significant degree anti-American but shows very little capability of developing into an anti-NATO or

an anti-OSCE. Even though it may try to develop into that kind of operation, there are two many

fissures and too may crises which the SCO cannot address in its present form.

And while we need to keep a close eye on it and work against its attempts to suppress calls

for democratization and genuine liberalization in Central Asia, it is not going to be the answer to

Central Asia’s very crowded security agenda.

Thank you.

BROWNBACK: Thank you, Dr. Blank.

Dr. Blank, you noted that there was a military exercise done under the auspices of SCO or

just SCO members?

BLANK: There have been several military exercises, going back, I believe, to 2002. There

have been bilateral Chinese exercises with Kyrgyzstan in 2002 and, I believe, 2003. There was just a

recent one that concluded last week with Tajikistan.

There was an anti-terrorist operation in both Central Asia and China, which embraced all the

members of the organization, in 2004, I believe. And last year, there was a major division-size

operation involving combined joint arms with Russia, which was allegedly conducted under the auspices

of the SCO, but which was billed as an anti-terrorist operation. But if you look at it closely, it

involved every kind of conceivable theater, conventional operation, amphibious operations, paratroop

landings, and the like, leading observers to speculate it was aimed either at Taiwan or at Korea,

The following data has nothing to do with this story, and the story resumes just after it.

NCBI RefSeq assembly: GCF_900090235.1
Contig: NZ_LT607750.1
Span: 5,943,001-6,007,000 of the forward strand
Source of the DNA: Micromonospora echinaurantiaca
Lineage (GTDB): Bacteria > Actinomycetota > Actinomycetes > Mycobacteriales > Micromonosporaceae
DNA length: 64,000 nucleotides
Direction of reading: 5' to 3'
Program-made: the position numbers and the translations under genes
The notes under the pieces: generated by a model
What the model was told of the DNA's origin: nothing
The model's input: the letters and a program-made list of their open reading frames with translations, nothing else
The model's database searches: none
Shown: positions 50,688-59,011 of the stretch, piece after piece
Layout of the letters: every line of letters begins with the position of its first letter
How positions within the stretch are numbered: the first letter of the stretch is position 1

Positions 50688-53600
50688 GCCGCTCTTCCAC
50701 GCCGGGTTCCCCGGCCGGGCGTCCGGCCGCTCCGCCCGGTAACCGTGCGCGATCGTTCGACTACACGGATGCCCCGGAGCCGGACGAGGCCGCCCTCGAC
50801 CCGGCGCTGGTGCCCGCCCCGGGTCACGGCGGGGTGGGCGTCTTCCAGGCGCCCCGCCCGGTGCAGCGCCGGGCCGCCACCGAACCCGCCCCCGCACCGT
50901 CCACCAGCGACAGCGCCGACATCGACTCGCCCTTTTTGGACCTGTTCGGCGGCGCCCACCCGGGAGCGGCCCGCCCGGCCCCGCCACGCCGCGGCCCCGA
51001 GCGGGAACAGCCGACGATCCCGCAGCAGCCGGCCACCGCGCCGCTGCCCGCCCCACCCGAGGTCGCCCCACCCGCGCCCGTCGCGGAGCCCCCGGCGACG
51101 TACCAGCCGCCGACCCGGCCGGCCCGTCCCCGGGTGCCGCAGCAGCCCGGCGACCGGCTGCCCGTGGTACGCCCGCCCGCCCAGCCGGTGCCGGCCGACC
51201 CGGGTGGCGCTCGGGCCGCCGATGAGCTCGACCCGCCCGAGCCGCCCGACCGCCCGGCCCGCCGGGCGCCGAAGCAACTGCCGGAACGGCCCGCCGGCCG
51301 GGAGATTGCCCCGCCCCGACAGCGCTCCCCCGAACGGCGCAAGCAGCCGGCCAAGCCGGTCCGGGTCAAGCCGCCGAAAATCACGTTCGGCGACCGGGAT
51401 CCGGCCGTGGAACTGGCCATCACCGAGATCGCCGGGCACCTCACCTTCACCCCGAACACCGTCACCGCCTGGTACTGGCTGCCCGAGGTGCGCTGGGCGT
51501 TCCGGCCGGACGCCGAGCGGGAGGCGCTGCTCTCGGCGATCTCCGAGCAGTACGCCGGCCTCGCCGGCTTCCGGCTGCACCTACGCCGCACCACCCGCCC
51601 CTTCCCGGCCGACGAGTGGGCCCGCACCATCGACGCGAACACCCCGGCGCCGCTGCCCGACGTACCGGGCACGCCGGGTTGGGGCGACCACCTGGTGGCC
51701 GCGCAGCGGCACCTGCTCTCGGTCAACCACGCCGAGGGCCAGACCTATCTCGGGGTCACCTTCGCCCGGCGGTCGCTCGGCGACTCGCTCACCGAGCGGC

despite the fact that it was billed as an SCO operation.

BROWNBACK: Do we have any recent history of Russia and China doing military exercises like

this outside of an SCO organization umbrella?

BLANK: There had been smaller scale naval exercises between Russia and China about five or

six years ago, before the SCO formally became a security agency, at the time when it was basically a

discussion club and a border-monitoring or confidence-building operation.

The 2005 exercises were significant as a new departure. The earlier operations were

multilateral or involved China and a Central Asian government, Russia exercises with Central Asian

states, under the Collective Security Treaty Organization, which is its attempt to build a military

organization to defend against threats in Central Asia.

So last year’s operations were the first of their Russo-Chinese type. And more are

scheduled, I believe, for this year and next year, which may also involve India.

BROWNBACK: Doesn’t that raise your awareness on this issue quite significantly, when you

talk about — I don’t know if it was quite you or Dr. Olcott or others, talking about the lack of

ability of China and Russia to be able to cooperate or the Russians wanting it to be a military

organization, but the Chinese not wanting it to be a military cooperation organization, and yet

you’re seeing these exercises happen at pretty significant levels?

BLANK: Yes, that does raise a flag. But the point is that the Chinese still say this is not

going to be a military organization, and it is still clear to me that this is a work in progress.

This is a debate that has not yet been resolved in favor of the SCO becoming a trade- and

economic-security-providing organization or a hard security organization.

And the membership has not yet — the smaller states have not yet stated their position. It